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How to Use WP-CLI to Manage WordPress Websites

April 11, 2021
How to Use WP-CLI to Manage WordPress Websites

WP-CLI is WordPress’s official command-line interface. It allows you to access the WordPress website, templates, and plugins directly from the terminal, which is also a more efficient way for intermediate to advanced WordPress developers to work on their pages.

In this article, you’ll learn how to get started with WP-CLI, as well as some of the most helpful commands you can use to make your life simpler and save time when working with WordPress.

How to Use WP-CLI to Manage WordPress Websites via @projects_engine. #projectsengine #wordpress #wpcli

Quick note: You don’t have to be a full-fledged WordPress developer to use and benefit from WP-CLI, but it is also a resource that is more suited to more experienced users with at least some technological experience, such as the ability to link to your server via SSH.

We suggest sticking with the WordPress dashboard and ignoring WP-CLI if you’re a complete novice. If you don’t know what a “command line” is, for example, you should generally skip WP-CLI.

What is the WP-CLI ( command-line interface )?

WP-CLI, or WordPress command-line interface, is a command-line interface that lets you access all facets of the WordPress platform from a command-line interface.

$ wp plugin install user-switching --activate
Installing User Switching (1.0.9)
Downloading installation package from https://downloads.wordpress.org/plugin/user-switching.1.0.9.zip...
Unpacking the package...
Installing the plugin...
Plugin installed successfully.
Activating 'user-switching'...
Plugin 'user-switching' activated.
Success: Installed 1 of 1 plugins.

Once you’ve established an SSH connection to your site, you can use simple commands to perform a variety of tasks, including the following:

  • WordPress, themes, and plugins activation, deactivation, and updates
  • Account creation and management, including password changes and other account details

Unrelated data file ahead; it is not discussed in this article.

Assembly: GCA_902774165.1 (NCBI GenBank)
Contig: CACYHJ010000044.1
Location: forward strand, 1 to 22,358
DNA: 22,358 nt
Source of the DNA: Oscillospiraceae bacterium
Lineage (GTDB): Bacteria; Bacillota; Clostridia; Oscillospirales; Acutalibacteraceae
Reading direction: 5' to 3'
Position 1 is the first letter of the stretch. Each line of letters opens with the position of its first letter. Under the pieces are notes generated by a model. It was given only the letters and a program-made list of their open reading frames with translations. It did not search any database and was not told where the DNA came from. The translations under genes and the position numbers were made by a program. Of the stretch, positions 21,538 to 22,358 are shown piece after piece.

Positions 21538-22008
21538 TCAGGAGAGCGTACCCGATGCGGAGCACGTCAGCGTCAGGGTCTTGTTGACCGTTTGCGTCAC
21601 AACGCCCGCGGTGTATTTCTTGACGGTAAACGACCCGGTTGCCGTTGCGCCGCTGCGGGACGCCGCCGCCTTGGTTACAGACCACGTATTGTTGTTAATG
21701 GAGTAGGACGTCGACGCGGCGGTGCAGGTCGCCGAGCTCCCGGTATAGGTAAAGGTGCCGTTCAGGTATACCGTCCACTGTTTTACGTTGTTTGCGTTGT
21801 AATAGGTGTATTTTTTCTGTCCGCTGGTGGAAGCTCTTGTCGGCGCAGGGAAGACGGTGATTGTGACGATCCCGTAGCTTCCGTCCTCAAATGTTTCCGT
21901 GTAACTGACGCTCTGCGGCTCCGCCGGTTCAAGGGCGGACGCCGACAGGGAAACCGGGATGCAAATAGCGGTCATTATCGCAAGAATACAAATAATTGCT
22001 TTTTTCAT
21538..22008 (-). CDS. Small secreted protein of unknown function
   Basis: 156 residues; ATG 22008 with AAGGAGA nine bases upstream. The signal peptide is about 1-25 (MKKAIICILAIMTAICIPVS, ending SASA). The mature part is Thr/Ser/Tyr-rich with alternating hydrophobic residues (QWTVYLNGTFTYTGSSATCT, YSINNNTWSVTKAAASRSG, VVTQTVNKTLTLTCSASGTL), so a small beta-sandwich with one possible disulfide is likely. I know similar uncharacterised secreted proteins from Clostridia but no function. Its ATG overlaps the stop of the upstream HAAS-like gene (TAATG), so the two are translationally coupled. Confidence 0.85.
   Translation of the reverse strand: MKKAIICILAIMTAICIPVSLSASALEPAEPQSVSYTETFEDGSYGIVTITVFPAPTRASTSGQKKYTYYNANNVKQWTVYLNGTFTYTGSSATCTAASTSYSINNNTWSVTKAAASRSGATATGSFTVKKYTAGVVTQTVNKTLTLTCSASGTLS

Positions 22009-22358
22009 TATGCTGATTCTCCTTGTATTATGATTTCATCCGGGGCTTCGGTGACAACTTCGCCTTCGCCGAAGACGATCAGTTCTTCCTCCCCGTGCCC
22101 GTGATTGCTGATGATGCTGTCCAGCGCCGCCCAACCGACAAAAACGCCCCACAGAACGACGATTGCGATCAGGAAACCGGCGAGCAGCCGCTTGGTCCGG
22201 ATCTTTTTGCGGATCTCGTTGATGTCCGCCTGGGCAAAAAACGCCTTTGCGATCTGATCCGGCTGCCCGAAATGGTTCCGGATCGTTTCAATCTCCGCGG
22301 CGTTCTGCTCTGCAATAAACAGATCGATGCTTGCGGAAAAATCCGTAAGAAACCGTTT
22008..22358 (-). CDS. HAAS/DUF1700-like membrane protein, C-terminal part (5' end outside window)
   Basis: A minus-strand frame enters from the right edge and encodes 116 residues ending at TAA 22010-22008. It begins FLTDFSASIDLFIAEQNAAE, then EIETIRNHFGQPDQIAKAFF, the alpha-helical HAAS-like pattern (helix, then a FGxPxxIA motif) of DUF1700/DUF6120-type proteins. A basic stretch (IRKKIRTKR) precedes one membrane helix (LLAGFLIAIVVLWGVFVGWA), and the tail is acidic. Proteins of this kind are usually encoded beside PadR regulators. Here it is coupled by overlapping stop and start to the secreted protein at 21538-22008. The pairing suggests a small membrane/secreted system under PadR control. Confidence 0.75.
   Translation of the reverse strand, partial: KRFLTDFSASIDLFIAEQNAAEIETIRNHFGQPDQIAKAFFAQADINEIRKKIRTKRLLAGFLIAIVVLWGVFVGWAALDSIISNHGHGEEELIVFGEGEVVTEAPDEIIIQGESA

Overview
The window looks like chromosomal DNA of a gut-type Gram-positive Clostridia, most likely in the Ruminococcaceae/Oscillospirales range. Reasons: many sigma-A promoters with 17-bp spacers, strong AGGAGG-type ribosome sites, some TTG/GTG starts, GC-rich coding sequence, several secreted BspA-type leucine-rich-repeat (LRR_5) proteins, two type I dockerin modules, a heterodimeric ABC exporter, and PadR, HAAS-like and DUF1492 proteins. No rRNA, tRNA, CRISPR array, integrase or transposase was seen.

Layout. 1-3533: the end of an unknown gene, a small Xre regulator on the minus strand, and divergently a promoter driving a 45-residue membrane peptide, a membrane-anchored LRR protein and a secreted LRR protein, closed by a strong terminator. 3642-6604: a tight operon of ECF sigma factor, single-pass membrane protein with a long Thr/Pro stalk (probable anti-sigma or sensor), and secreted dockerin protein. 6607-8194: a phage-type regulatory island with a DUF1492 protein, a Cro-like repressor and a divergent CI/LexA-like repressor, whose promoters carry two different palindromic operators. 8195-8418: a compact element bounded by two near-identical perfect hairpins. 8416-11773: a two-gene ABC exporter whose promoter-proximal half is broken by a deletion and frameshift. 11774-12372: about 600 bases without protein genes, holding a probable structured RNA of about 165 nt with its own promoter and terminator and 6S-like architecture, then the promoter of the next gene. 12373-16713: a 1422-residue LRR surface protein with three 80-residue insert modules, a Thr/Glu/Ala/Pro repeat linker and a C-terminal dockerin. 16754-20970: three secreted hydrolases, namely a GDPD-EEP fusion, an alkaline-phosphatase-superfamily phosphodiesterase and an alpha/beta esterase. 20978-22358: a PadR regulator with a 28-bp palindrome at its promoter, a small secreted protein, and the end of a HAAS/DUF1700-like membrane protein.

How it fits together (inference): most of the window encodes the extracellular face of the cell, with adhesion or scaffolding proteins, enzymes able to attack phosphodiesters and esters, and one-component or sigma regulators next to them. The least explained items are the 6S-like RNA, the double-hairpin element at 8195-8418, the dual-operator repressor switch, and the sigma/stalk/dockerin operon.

• Using the WordPress database to do a search and replace
  • Creating a sandbox site’s evaluation details
  • Editing or optimizing the servers, for example, by removing post-revisions
  • Making a child theme

What would you need in order to use WP-CLI?

You must have WP-CLI installed on your hosting server in order to use it (it does not come with WordPress by default).

WP-CLI is not a plugin that can be installed on your website. Instead, you’ll have to install it directly on your server, which is a little more difficult. Thankfully, most WordPress-focused hosts come with WP-CLI pre-installed.

If your host doesn’t already have it installed, you can install WP-CLI via SSH if you have enough access to your server. That depends on your hosting provider.

The below are the basic specifications for your server:

  • Ideally the latest version of WordPress, but it should be bigger than WordPress 3.7
  • PHP 7.2+ but it can not be lower than PHP 5.6
  • Installation on a Windows server is possible but complicated, we recommend a UNIX-like server environment

What’s the best way to get to the WP-CLI?

Once you’ve confirmed that WP-CLI is installed on your hosting, you can use SSH to bind to it, which you can do with Terminal on macOS and Linux or a program like PowerShell or PuTTY on Windows. If you’ve connected, you can use commands to interact with WP-CLI.

What will the WP-CLI be used for?

Let’s go over some of the various commands you can use to control the WordPress pages now that you know what the WordPress command-line interface is.

Use the wp core install command with additional parameters to manage the basic site specifics when creating a new WordPress installation.

wp core install --url=projectsengine.com --title=ProjectsEngine --
admin_user=admin --admin_password=password --
[email protected]

There are a variety of login and user-related commands in the WP-CLI. You can handle all facets of a user’s account, including password resets.

wp user update USERNAME --user_pass=PASSWORD
wp user create name [email protected] --role=author
wp user set-role USERNAME author

There are some plugin commands in WP-CLI that can be used to install, deactivate, or remove plugins. The main command is wp plugin, which is followed by the action you want to take and the plugin’s slug. Pretty easy, right?

You may also use the same commands to control the themes on your blog. The wp theme command is the starting point, and you can tweak it as desired. Here are some examples:

wp plugin install plugin-slug
wp theme install themename
wp theme activate themename

Plugins that work with the WP-CLI

The great thing about WP-CLI is that, in addition to the “default” commands mentioned above, many WordPress plugins often have their own WP-CLI commands, which you will usually discover by reading the documentation for your plugin.

Let’s presume you’re using the UpdraftPlus plugin to make backups of your website. Instead of manually making backups from your WordPress dashboard, you may use the following command to manually or automatically execute backups:

wp updraftplus backup

This is only one example; consider the plugins you use on your own pages and see if you can come up with any helpful workflows.

In conculsion

WP-CLI is a more effective and versatile way to handle WordPress pages for beginner and advanced WordPress users and developers.

How to Use WP-CLI to Manage WordPress Websites via @projects_engine. #projectsengine #wordpress #wpcli

Important links:

If you have any concerns about using the command-line interface in WordPress, p lease post your questions in the comments section.

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